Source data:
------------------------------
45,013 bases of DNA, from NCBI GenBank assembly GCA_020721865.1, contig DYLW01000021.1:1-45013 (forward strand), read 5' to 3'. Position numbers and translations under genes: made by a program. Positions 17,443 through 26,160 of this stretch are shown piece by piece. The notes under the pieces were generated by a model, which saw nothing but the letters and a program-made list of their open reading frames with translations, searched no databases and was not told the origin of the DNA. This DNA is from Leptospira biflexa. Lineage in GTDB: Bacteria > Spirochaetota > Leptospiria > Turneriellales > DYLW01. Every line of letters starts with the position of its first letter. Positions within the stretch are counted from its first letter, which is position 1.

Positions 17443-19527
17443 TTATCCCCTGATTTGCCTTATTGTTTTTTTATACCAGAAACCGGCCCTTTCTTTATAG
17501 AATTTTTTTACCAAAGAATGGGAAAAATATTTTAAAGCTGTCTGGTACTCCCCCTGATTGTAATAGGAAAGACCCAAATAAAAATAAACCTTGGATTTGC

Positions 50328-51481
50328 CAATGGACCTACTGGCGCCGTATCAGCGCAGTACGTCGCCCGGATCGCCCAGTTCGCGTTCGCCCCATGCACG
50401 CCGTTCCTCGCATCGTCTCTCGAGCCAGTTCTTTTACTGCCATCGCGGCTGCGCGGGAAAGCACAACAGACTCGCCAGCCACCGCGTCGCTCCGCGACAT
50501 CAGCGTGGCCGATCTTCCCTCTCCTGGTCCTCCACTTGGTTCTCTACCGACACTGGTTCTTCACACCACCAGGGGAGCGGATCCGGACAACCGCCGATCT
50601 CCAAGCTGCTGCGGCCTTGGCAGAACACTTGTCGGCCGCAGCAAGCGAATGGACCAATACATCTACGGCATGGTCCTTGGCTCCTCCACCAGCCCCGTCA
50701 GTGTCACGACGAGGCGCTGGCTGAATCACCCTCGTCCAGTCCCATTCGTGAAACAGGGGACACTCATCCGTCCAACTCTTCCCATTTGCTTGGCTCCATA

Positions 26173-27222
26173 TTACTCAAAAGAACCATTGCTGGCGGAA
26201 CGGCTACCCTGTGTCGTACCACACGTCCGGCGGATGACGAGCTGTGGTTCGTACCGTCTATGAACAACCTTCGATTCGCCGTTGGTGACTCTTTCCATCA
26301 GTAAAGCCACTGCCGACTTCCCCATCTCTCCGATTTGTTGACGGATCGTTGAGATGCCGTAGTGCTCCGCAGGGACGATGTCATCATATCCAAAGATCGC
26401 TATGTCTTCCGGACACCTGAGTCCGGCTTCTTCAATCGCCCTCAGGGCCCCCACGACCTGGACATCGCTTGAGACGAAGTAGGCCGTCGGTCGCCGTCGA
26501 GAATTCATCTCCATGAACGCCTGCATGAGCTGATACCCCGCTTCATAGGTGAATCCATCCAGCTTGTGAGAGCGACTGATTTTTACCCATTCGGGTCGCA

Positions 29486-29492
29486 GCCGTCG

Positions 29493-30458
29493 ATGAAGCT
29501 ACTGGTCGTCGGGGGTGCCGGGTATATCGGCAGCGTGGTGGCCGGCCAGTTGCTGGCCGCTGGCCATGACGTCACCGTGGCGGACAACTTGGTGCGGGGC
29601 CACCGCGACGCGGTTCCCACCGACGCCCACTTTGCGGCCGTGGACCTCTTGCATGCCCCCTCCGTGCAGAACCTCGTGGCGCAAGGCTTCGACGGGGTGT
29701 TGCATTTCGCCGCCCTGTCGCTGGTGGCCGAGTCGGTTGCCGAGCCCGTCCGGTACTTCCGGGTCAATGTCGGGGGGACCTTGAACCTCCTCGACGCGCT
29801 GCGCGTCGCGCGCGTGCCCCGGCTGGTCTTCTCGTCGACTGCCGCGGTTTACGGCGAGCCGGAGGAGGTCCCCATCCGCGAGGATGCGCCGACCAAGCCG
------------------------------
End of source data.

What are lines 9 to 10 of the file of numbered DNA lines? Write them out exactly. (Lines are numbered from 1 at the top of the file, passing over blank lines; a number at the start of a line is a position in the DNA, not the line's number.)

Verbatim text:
50601 CCAAGCTGCTGCGGCCTTGGCAGAACACTTGTCGGCCGCAGCAAGCGAATGGACCAATACATCTACGGCATGGTCCTTGGCTCCTCCACCAGCCCCGTCA
50701 GTGTCACGACGAGGCGCTGGCTGAATCACCCTCGTCCAGTCCCATTCGTGAAACAGGGGACACTCATCCGTCCAACTCTTCCCATTTGCTTGGCTCCATA